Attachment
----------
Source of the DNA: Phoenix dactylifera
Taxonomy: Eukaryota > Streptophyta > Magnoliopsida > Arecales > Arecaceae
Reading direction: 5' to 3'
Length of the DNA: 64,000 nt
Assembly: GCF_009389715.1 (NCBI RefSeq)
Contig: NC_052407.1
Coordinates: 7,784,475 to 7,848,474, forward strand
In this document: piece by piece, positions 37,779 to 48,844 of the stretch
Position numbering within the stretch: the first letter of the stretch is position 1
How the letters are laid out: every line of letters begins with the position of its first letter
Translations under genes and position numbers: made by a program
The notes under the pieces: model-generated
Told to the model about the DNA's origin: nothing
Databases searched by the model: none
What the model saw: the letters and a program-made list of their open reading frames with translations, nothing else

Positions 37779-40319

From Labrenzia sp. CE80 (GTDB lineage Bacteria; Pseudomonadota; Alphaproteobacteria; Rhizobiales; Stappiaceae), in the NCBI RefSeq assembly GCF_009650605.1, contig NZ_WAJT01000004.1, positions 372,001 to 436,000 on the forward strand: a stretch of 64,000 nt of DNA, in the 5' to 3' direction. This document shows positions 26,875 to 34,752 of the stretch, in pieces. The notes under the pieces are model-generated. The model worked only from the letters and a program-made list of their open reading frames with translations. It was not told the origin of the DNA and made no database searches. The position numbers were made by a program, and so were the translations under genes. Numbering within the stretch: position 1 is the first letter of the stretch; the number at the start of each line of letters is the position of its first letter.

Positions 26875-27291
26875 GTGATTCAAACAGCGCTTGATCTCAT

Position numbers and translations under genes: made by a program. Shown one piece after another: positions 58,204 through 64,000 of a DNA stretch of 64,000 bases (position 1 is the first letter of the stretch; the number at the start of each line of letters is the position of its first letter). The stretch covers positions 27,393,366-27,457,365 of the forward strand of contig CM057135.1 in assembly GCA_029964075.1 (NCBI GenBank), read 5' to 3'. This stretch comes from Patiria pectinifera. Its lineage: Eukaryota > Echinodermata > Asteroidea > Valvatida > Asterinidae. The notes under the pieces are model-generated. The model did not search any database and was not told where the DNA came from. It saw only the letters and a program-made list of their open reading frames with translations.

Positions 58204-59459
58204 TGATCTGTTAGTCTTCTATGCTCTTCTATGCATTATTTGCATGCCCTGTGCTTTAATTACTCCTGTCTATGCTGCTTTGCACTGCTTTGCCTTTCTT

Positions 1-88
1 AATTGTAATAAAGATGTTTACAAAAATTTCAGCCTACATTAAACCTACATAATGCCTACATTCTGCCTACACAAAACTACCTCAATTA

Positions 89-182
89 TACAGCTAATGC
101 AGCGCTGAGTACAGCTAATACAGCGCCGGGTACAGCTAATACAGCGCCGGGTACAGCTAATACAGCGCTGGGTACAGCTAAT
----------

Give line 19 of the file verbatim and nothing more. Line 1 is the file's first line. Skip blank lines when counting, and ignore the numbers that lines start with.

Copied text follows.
26875 GTGATTCAAACAGCGCTTGATCTCAT